"It's totally wiped out," he told aides at one point. Photo via Blatherskite.
"Huge mistake," the former president said of the photograph, adding that it made him look “detached and uncaring.”
“It's always my fault,” Bush added in regards to the incident that was later viewed as a massive communications debacle. “I mean I was the one who should have said, A, don't take my picture, B, let's land in Baton Rouge, Louisiana, C, let's don't even come close to the area. Let's - the next place to be seen is in Washington at a command center. I mean, it was my fault.”  (CNN, November 2010)
Therefore, by the law of equal and opposite bothsiderism, President Obama should be denounced for not returning sooner from his summer vacation on Martha's Vineyard, where he has spent an entire week enjoying the beach, golf, local restaurants, and socializing, as reported in the Vineyard Gazette, which doesn't neglect to mention his phone calls with FEMA administrator Craig Fugate and Governor Edwards.

The thing is, Bush's long vacation and the porthole photograph really weren't the problem. Bush's first and maybe most serious Katrina mistake took place more than five years before the storm began to form, when he treated the hiring of his FEMA staff as a patronage matter:
Spencer S. Hsu wrote in the September 9, 2005, Washington Post that "Five of eight top Federal Emergency Management Agency officials came to their posts with virtually no experience in handling disasters and now lead an agency whose ranks of seasoned crisis managers have thinned dramatically since the Sept. 11, 2001, attacks.
"FEMA's top three leaders -- Director Michael D. Brown, Chief of Staff Patrick J. Rhode and Deputy Chief of Staff Brooks D. Altshuler -- arrived with ties to President Bush's 2000 campaign or to the White House advance operation, according to the agency. Two other senior operational jobs are filled by a former Republican lieutenant governor of Nebraska and a U.S. Chamber of Commerce official who was once a political operative."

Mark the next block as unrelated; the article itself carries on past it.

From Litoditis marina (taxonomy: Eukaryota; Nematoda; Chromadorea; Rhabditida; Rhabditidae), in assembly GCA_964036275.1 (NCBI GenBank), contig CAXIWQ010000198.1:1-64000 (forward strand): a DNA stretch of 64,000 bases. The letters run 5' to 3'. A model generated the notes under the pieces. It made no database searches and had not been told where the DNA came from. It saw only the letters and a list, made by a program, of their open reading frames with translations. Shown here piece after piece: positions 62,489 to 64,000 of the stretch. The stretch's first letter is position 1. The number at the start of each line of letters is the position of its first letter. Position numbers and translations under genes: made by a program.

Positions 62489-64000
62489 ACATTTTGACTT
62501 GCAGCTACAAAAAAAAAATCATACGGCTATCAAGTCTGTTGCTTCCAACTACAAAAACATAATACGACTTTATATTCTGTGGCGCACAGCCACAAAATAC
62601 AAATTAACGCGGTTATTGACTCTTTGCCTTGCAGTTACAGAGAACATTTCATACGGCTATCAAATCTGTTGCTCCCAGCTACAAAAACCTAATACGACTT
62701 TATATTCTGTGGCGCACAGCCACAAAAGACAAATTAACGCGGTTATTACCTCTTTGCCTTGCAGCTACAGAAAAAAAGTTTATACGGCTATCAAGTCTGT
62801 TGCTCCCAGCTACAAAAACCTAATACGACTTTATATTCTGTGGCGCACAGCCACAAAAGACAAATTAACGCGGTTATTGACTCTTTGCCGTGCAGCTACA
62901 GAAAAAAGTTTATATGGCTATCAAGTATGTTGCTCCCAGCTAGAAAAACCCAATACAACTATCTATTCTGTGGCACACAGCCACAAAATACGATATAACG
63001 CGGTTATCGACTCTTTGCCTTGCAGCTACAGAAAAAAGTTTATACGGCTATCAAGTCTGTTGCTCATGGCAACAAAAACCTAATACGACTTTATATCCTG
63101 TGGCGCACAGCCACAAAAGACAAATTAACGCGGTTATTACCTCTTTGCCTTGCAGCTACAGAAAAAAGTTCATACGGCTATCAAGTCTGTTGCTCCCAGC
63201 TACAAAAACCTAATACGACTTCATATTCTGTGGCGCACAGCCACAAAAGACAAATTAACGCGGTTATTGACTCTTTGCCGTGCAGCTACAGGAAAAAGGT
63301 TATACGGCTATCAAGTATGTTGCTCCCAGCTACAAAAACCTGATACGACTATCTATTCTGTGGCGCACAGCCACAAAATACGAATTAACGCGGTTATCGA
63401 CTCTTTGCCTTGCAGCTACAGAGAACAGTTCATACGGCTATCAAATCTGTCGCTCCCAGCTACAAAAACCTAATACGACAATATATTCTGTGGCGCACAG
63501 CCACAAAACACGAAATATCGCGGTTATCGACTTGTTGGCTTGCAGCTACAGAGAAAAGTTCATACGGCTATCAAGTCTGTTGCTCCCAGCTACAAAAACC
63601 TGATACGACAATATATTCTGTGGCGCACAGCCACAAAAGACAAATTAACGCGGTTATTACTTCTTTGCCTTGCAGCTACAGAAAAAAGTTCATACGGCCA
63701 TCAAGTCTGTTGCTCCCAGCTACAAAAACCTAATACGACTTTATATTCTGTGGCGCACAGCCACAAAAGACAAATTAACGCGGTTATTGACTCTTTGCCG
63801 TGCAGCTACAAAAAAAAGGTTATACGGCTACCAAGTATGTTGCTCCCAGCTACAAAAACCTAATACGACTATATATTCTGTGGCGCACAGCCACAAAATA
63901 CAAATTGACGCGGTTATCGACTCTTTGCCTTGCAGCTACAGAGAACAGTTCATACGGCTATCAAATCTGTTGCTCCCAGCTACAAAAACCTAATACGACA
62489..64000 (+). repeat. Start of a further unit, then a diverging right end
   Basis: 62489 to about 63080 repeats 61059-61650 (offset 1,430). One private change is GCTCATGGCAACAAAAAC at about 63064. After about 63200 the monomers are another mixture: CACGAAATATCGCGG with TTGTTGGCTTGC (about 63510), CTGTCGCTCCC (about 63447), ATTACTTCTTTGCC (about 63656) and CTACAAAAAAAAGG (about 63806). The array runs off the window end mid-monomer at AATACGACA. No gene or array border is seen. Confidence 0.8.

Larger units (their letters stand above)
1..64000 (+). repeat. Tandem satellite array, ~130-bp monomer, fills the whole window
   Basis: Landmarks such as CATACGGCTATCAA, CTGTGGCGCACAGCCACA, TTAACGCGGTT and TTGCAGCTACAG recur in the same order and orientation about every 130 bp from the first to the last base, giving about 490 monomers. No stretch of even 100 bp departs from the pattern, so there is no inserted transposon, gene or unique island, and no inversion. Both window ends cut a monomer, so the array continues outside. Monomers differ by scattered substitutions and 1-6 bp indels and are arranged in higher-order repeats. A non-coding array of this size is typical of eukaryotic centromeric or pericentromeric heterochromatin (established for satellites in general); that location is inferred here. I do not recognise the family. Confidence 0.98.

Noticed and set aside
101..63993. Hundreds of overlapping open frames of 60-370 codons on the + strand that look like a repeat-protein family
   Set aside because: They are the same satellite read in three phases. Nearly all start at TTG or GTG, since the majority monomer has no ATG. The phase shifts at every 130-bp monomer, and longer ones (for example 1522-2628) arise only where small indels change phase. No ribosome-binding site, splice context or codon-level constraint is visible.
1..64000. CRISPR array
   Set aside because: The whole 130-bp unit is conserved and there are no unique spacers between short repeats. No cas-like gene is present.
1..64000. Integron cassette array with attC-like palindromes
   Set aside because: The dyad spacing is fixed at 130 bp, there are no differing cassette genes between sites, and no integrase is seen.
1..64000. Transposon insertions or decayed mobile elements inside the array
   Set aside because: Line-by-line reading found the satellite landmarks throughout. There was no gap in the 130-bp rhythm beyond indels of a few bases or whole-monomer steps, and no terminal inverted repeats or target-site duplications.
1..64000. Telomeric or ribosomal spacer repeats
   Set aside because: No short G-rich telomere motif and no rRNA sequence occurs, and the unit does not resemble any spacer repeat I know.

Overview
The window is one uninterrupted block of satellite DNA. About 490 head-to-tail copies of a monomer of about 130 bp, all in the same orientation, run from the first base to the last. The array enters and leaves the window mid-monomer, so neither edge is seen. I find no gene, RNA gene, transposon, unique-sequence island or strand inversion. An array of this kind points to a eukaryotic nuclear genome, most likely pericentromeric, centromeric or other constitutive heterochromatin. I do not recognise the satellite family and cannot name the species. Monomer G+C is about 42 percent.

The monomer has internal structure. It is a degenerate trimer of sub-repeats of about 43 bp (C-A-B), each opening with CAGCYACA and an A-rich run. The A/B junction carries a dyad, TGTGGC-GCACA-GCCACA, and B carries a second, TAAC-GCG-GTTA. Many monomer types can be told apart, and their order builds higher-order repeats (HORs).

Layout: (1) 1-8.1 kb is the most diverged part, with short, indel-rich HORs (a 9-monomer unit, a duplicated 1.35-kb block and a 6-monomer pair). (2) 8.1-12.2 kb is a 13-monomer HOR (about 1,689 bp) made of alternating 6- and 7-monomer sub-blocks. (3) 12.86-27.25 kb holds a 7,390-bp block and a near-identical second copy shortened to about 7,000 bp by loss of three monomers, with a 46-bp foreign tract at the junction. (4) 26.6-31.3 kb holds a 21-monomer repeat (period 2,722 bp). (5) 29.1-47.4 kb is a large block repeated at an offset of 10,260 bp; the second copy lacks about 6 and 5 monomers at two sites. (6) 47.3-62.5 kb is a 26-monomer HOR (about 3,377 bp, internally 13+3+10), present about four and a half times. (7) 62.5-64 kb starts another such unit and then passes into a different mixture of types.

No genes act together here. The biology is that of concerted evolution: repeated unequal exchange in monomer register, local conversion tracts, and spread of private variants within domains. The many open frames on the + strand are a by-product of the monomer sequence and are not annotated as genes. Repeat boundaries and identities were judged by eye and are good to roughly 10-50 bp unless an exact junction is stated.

The real problem was the entire government's incompetence and lack of preparation, especially FEMA, and its inability to work with the Louisiana governor Kathleen Blanco (who was hardly blameless herself), and Bush's lack of awareness ("Heck of a job, Brownie") that there was a problem. As the extraordinary devastation of the storm came clear to the public, the inability to evacuate New Orleans, the nursing home patients abandoned in their beds, the bodied uncollected in the streets, the deadly atmosphere of the Superdome without food or washing facilities, the lack of coordination and slowness of the response, along with the collapse of local government and violence of the police, that image of Bush (not looking "detached and uncaring", just utterly blank and unable to focus) came to symbolize the failure at all levels.

The difference with the Obama administration is that it knows what it's doing, and everybody knows it does, since Hurricane Irene in 2011. The institutions of government are generally competent now, as they generally have been in Democratic administrations but not Republicans ones since government-hating movement conservatives took over the GOP. (The flooding in Louisiana isn't nearly as catastrophic as the breaching of the levees in 2005 were, either, as far as that goes, but it's certainly pretty bad.) Please let this be a lesson, not about presidential vacations, but about preparation and seriousness.

And the reasons we need a government at all, not as some alien force beyond us, but as the organized phase of ourselves, the republic, accomplishing the common work we need to accomplish.

Also see Steve M, where I drafted a paragraph in comments, and this wonderful old post on Modoc County, California, from Tom Hilton.